Yemeni American recreates his youth through food

FAIRFAX, Va.—Taha Alhoraibi craved his mother’s Yemeni cooking upon arriving to the United States on a student visa 18 years ago.

As a young college student in New York City, Alhoraibi knew nothing about cooking. He spent months on eggs, bread and cheese until his mother reluctantly taught him some recipes on a trip back home to Yemen.

“I felt homesick from the first week and it took me a while to adjust to the new system [in the United States],” said Alhoraibi. “One of the main issues for me was finding halal food or at least not worrying about any pork ingredients.”

Getting Alhoraibi’s mother to teach him how to cook was another story. Growing up in Sana’a, the kitchen was a sanctuary for women, and women alone.

After years of torturous experimenting with flavorful Yemeni recipes, Alhoraibi finally opened Saba’. The former Pizza Boli’s manager and recent master’s in business administration graduate was ready to set out on a journey to recreate his youth in Yemen through food.

“I realized I was just working paycheck to paycheck so I thought about opening a business,” said Alhoraibi. “The first idea I thought about was a business that would have no competition in the market and something I like to do so I can succeed.”

Saba’ was a flourishing ancient kingdom during the eighth century in what is now the modern-day Sana’a, or the capital of Yemen. Located in a hard-to-find strip mall in Fairfax, Virginia, Saba’ is decorated with traditional black, red and gold printed textiles.

There are long cafeteria-style tables on one side of the restaurant, and ornately draped couches with space for people to sit on the floor and eat on the other. The majles, or floor seating is customary in many Gulf countries.

An ode to Yemeni culture, the majles was a perfect addition to Saba’, attracting customers from countries like Saudi Arabia, Kuwait and the United Arab Emirates.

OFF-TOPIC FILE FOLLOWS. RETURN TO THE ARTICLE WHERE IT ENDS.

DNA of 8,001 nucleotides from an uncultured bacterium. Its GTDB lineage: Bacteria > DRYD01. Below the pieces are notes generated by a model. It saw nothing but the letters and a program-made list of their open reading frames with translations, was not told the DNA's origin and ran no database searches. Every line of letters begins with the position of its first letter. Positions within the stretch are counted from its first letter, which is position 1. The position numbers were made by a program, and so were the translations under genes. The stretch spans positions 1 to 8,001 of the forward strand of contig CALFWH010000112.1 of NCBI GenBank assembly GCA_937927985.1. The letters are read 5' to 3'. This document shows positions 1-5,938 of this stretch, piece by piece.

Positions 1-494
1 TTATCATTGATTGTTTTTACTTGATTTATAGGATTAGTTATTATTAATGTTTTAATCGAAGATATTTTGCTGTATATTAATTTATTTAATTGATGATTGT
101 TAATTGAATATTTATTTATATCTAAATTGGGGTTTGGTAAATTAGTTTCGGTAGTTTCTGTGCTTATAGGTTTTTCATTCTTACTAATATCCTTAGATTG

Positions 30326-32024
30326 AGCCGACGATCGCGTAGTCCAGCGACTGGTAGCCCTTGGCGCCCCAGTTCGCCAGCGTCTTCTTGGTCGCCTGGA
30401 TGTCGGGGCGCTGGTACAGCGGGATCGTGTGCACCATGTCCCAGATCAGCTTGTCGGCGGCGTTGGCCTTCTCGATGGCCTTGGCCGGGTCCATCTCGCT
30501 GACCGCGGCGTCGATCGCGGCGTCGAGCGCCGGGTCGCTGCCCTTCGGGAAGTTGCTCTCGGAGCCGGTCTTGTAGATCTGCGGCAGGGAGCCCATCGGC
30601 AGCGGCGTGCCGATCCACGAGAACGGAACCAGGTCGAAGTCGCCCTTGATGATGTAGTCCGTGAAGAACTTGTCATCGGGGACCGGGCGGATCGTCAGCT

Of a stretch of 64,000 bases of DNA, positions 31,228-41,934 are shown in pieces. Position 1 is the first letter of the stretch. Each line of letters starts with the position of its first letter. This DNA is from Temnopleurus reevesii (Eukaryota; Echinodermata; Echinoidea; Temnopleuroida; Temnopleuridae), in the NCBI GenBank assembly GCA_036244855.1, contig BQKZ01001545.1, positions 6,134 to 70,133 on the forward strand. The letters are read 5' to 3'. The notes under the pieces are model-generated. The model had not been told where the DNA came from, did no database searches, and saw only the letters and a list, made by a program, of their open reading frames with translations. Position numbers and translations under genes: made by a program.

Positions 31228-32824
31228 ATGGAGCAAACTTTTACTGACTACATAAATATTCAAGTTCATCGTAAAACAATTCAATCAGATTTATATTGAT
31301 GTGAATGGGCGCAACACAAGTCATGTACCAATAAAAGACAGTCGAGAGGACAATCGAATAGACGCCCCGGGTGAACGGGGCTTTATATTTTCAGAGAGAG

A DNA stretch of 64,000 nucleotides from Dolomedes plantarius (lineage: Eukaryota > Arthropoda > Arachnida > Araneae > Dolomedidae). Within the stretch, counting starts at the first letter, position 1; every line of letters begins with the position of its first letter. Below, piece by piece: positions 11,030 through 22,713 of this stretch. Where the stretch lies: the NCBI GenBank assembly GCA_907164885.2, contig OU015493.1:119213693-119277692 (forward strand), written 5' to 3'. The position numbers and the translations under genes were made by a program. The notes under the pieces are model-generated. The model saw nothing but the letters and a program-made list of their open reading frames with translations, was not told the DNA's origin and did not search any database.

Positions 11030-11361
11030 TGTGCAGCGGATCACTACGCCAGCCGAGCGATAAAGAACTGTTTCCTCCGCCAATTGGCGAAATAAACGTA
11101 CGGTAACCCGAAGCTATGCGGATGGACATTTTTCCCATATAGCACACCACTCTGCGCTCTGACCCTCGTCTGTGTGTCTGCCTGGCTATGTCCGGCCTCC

It’s also a place where tourists come to take selfies as they sit on the floor, eating rice and lamb with their hands.

Although utensils are available, those coming to enjoy an immersive Yemeni culinary experience use the the palms of their hands to scoop up food, as they do in many Gulf countries.

With an unmistakable Yemeni accent, Alhoraibi greets people with a large smile as they enter for lunch time.

His signature dish? A slow cooked lamb dish served over spiced rice called haneeth. In Yemeni folklore, haneeth is cooked in a taboon, or a cylindrical clay oven usually dug under the ground to generate heat. This method, according to Alhoraibi, is what makes the lamb so tender.

Alhoraibi recently installed his own taboon at Saba, allowing him to cook dishes like mandhi and haneeth authentically.

Decorated with photos of Yemen’s lush mountains and portraits of everyday Yemenis, Saba’ transforms your dining experience into one that’s more attuned to a restaurant in Sana’a than Fairfax.

“Going into Saba gives me a nostalgic feeling,” Saluan Sharif, a 24-year-old Yemeni American from Falls Church, Virginia said. “From the authentic food to the Yemeni hospitality, going there makes me feel like I am back home.”

In 2017, President Trump signed an executive order, temporarily banning travelers from eight countries, including Yemen.

Alhoraibi says that although the ban doesn’t directly affect his business, it has affected him personally.

“It makes it difficult for my family to visit us from time to time,” said Alhoraibi.

The 38-year-old also mentioned the immense contribution immigrants make to this country, “working hard to support themselves and their families.”

Historically, Yemenis have been in the United States for more than century, first arriving here in 1869. Yemeni Americans have long had a lasting effect on the fabric of American society, especially as they fought in the movement for union worker rights in California in the 1970s.

From the bread pudding and Yemeni coffee to the fahsa, or beef stew everyone raves about, Saba’ tells Alhoraibi’s story through food.

He continues to incorporate Yemeni culture into Saba’, as he opens a second location in Falls Church, “by serving traditional food and delight my guests with authentic Yemeni cuisine.”

Photos via Scott Suchman

Rawan Elbaba